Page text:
Sunday, January 25, 2009

Revolver work

Between bouts with the Savage today, I took the opportunity to do a little trigger work with my Smith & Wesson Model 66. I acquired this revolver soon after I began police work, sometime in the early 1980s. I think I gave $150.00 for it, and it's still worth that.

It's had dozens of cases of ammo through it. That simple little pistol was my primary duty weapon for over two decades. I resisted the Wondernine revolution of the latter part of the twentieth century, opting to stay with the tested .357 magnum. There's a lot to like, still, with a .357 in a rural jurisdiction.

Today, though, that revolver has been retired from active service. I took it out today to work some target loads through it. It's always liked a light charge of Bullseye under a 148 grain hollow-based wadcutter, and I had some loaded so I gave it a go. It worked just fine. If anybody needs a good recipe for a .38 special target load, 2.7 grains of Bullseye under a 148 grain HBWC and any standard primer. Low recoil, low velocity, and high accuracy in every revolver I've ever tried.

Every spring, my department sponsors a shooting match using duty weapons. We throw money in a hat and shoot targets and some folks win trophies and some folks don't, and the money goes to Special Olympics. I think I'm going to load a bunch of those target loads and spend some time practicing. When the match rolls around, I won't embarrass myself.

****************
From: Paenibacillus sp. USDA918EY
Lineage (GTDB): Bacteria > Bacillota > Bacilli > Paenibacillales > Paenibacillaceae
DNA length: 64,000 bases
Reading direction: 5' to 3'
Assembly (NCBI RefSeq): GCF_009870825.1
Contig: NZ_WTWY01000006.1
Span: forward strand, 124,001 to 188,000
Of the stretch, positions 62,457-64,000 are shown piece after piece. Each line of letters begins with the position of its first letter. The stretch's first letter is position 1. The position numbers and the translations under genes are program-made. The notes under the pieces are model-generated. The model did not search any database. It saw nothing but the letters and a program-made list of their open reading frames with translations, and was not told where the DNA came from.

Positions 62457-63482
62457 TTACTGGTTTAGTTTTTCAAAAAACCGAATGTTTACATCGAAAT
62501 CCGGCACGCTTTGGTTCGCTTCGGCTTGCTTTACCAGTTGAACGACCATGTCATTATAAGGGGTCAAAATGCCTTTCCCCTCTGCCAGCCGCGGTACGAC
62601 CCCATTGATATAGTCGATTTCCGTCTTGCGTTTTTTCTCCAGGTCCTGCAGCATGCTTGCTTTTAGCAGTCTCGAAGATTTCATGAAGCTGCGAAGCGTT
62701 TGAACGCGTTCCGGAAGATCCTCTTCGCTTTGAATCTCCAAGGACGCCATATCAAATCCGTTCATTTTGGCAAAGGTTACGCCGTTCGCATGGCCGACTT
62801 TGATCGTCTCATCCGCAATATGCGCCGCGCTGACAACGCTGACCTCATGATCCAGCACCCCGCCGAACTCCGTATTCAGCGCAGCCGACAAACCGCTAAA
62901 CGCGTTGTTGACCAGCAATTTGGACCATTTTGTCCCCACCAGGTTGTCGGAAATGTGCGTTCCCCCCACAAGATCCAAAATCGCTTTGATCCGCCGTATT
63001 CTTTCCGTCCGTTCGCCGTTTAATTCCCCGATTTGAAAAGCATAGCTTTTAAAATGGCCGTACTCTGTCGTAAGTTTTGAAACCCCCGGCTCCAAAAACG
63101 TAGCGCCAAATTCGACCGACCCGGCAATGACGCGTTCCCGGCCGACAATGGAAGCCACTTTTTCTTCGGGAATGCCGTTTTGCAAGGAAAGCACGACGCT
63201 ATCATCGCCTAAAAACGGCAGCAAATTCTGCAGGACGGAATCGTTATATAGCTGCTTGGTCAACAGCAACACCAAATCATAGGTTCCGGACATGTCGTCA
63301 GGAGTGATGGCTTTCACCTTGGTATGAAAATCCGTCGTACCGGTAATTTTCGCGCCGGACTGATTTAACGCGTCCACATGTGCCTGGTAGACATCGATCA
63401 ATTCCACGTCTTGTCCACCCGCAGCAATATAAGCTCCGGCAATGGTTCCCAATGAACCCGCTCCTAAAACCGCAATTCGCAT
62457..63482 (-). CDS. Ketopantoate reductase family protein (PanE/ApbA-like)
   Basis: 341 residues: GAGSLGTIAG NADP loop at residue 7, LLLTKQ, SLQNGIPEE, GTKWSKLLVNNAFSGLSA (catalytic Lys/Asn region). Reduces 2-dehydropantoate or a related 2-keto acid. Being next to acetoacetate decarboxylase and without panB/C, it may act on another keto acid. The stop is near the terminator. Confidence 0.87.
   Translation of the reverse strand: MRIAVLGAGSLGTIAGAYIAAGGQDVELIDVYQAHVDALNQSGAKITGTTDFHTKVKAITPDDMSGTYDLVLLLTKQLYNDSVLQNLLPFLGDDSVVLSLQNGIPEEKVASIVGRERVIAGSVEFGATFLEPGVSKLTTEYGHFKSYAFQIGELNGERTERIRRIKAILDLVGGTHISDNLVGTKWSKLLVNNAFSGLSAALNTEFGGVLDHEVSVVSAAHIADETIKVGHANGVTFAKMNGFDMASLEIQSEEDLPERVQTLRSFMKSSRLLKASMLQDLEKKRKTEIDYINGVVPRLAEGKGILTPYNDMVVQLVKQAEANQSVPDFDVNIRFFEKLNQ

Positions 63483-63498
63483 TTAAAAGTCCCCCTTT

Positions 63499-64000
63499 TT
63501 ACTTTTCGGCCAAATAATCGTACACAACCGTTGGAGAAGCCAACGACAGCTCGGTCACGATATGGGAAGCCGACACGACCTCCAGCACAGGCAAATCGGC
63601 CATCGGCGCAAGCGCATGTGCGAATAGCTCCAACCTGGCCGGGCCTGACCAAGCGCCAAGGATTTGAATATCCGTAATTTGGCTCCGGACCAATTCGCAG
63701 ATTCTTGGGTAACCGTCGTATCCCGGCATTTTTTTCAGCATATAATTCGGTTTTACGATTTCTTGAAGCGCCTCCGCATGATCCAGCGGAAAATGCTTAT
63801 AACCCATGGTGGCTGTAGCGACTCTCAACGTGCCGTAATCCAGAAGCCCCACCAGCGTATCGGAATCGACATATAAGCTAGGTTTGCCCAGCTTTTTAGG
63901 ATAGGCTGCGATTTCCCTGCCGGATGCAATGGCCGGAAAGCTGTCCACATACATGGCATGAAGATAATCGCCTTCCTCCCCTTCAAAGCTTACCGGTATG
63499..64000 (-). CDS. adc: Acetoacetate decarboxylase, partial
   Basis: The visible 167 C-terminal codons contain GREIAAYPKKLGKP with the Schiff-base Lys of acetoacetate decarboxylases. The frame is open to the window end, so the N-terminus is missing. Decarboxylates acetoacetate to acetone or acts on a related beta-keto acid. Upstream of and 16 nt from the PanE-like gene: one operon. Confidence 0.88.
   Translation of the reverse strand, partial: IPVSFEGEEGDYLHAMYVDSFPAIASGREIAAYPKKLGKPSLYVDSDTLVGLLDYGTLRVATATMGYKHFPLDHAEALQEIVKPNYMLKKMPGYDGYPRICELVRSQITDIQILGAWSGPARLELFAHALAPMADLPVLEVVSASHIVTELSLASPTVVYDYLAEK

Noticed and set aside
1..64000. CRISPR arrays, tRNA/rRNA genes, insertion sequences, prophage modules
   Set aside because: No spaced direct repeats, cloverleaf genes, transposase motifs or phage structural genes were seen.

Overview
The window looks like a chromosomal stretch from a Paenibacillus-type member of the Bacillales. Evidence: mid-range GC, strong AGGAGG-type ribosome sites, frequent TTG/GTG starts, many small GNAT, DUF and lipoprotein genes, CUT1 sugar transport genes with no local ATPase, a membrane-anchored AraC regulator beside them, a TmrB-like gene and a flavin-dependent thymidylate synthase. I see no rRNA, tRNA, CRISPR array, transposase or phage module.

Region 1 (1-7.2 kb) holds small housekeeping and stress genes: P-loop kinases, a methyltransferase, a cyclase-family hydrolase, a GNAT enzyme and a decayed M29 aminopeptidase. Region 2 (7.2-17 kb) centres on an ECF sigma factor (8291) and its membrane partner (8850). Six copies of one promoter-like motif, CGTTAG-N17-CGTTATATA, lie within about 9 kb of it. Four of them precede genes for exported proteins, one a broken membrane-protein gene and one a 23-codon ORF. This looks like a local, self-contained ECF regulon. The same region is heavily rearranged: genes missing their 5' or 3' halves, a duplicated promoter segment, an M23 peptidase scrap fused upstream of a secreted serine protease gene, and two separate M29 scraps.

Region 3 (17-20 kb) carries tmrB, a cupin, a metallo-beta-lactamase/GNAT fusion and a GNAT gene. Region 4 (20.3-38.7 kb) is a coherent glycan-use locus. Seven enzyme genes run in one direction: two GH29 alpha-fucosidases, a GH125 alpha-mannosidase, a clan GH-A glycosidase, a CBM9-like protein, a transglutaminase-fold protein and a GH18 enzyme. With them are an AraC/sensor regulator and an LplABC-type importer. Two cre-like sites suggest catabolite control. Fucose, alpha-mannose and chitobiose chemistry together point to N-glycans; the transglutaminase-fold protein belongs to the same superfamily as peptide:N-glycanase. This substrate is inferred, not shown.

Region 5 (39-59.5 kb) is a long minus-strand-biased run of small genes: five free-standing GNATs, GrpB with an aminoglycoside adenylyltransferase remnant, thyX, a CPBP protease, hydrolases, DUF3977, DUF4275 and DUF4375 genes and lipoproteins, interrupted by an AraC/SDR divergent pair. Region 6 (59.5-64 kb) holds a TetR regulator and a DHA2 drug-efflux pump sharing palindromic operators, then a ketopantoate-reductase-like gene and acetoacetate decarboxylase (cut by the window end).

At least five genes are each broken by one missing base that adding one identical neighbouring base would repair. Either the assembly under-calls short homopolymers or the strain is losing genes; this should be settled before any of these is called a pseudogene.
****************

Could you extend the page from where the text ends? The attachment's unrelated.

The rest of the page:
1 comment:

JPG said...

Nifty ol’ revolver, sir - -

I packed its blue twin in uniform for over two years. When S&W announced the K-frame magnums in stainless, I ordered one from a police supply in Grand Prairie. By the time it arrived, though, I had gone to a job where I could carry a .45 automatic. I picked up the M66 and kept it unfired, ‘cause I still had my M19. Finally sold the 66 for a modest profit and swapped off the 19 - - both mistakes, sure, but what did I know, back then?

I now have another 19, which wears the same Hogue stocks as your 66. I feel no need to load it up hot. My favorite plinking/small game load is a hard cast 162 semi wadcutter over 7.0 gr. Unique and standard primers, in mag cases. This is low end magnum load but it shoots pretty flat. I saved a target from last year on which it grouped six in six inches at 100 yards from a bench.

“I think I gave $150.00 for it, and it's still worth that.” Well, I should say so! Tell you what: Any time you get tired of it, please give me a chance, ‘cause I’d sure be glad to give more.